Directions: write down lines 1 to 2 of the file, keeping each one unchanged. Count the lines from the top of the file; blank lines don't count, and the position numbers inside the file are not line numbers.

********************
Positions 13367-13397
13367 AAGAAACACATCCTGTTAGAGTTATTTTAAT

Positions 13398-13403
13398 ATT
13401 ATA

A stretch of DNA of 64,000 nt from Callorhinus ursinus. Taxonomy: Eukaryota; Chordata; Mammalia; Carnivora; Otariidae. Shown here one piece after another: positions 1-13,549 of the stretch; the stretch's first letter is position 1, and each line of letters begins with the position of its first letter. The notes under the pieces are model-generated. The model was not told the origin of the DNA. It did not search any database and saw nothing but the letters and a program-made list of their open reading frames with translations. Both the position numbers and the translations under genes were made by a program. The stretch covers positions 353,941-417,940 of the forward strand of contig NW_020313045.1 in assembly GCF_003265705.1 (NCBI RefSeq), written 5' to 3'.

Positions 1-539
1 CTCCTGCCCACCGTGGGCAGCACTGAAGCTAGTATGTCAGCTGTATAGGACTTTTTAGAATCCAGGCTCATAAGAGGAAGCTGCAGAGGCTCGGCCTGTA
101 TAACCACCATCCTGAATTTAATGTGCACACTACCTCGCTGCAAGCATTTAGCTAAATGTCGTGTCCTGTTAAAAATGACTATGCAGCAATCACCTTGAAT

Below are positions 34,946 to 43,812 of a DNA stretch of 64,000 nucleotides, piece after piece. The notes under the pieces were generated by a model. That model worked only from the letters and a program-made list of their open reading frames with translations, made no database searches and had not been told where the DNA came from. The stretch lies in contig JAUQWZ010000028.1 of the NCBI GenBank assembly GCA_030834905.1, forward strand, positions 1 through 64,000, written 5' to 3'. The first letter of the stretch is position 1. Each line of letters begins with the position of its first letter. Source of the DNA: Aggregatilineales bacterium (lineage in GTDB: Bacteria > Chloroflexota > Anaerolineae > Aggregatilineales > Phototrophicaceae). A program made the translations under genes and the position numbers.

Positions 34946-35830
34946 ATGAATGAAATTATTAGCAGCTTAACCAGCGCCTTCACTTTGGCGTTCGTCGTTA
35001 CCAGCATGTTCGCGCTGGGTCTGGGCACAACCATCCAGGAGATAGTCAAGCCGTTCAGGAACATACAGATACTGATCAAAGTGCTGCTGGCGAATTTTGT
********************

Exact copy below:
Positions 13367-13397
13367 AAGAAACACATCCTGTTAGAGTTATTTTAAT